Lack of respect for patients and coworkers may be a factor in mistakes made in healthcare settings. Is there a similar problem with respect lacking in the legal system? From "Why Patients Leave Hospitals With a Bad Taste In Their Mouths" (Pacific Standard online):
Disrespect, Lucian Leape believes, is the elephant in the hospital.
According to the adjunct professor of health policy at the Harvard School of Public Health, disrespect is the reason why so many patients leave the E.R. feeling belittled or ignored. It’s why medical workers feel so “demoralized.” And it’s why—despite attempts at change in the last decade—we still see medical errors that cause needless suffering and even cost lives.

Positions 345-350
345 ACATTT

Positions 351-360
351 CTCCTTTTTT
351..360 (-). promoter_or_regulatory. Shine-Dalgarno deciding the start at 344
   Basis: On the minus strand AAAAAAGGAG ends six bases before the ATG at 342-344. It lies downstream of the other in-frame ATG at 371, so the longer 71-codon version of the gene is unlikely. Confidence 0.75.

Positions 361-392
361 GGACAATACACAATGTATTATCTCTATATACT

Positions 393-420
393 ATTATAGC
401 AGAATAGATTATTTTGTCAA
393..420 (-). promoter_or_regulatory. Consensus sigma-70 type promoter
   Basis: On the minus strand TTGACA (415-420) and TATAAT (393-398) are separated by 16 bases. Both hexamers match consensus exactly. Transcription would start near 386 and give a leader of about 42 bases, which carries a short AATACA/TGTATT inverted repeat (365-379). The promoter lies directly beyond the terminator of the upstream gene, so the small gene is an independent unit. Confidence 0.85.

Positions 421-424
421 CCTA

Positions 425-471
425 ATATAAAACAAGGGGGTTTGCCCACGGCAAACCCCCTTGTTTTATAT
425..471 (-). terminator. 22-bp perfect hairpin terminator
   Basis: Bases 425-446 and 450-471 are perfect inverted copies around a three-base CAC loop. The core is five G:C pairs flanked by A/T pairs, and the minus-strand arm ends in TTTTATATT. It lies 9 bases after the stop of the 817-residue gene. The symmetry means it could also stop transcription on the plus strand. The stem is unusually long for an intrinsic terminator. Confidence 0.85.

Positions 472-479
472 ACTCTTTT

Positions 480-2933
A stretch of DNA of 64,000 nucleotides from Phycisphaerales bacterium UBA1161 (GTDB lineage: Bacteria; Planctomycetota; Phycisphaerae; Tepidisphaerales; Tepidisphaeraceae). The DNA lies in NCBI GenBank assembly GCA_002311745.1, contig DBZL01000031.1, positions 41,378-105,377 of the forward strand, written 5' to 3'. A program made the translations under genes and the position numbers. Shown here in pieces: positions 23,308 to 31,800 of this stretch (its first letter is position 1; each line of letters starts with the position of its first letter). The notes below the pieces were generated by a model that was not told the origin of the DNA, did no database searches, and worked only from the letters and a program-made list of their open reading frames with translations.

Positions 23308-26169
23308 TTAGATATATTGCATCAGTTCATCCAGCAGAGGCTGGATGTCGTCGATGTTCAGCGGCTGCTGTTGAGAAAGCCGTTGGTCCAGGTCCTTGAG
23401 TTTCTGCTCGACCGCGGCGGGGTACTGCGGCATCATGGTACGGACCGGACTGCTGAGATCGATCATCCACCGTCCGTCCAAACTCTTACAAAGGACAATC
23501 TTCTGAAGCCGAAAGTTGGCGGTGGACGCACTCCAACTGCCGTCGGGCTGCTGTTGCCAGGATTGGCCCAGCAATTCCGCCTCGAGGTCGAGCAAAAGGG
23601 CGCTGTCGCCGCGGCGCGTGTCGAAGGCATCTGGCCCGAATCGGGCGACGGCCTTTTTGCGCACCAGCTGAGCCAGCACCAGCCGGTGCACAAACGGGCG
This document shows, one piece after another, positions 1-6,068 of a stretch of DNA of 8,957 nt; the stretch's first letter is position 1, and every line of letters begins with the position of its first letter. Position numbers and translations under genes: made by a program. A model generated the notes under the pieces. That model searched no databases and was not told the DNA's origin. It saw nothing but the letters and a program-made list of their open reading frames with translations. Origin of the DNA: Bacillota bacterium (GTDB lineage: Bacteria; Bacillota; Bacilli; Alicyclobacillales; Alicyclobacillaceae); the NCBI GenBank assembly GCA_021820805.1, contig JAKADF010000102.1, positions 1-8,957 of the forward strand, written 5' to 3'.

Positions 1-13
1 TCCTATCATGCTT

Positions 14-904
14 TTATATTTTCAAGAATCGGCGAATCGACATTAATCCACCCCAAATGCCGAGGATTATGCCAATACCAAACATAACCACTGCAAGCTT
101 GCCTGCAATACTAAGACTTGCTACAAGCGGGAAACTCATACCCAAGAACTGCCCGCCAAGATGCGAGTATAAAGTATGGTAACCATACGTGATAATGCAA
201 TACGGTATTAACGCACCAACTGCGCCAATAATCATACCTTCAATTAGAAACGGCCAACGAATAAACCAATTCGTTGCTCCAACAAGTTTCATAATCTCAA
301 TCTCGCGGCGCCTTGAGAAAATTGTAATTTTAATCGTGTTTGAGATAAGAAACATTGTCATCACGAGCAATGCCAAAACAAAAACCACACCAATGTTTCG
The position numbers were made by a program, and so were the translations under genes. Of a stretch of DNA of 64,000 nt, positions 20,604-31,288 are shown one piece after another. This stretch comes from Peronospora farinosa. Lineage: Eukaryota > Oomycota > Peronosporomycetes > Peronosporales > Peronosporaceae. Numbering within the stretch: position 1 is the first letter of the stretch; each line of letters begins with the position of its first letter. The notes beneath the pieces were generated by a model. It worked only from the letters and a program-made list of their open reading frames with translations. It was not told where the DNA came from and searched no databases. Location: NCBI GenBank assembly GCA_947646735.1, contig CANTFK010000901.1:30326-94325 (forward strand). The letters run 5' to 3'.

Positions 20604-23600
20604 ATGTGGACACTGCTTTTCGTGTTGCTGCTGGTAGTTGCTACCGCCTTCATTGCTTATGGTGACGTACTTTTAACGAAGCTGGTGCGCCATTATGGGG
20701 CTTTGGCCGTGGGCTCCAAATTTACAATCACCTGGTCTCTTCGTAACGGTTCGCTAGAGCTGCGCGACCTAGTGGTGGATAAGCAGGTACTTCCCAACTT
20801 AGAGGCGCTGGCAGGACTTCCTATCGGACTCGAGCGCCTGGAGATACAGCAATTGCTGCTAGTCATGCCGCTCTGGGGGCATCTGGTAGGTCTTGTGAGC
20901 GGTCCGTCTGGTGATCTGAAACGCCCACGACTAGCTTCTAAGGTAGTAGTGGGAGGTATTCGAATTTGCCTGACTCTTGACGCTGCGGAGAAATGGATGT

In a pair of papers published in July in the journal Academic Medicine, Leape and his co-authors outlined six categories of disrespect, ranging from the obvious to the subtle. On one end lies the overtly disruptive behavior: the angry outbursts, swearing, and bullying. More common is humiliating and demeaning treatment (by teachers to medical students, surgeons to nurses, physicians to patients). But there are also behaviors and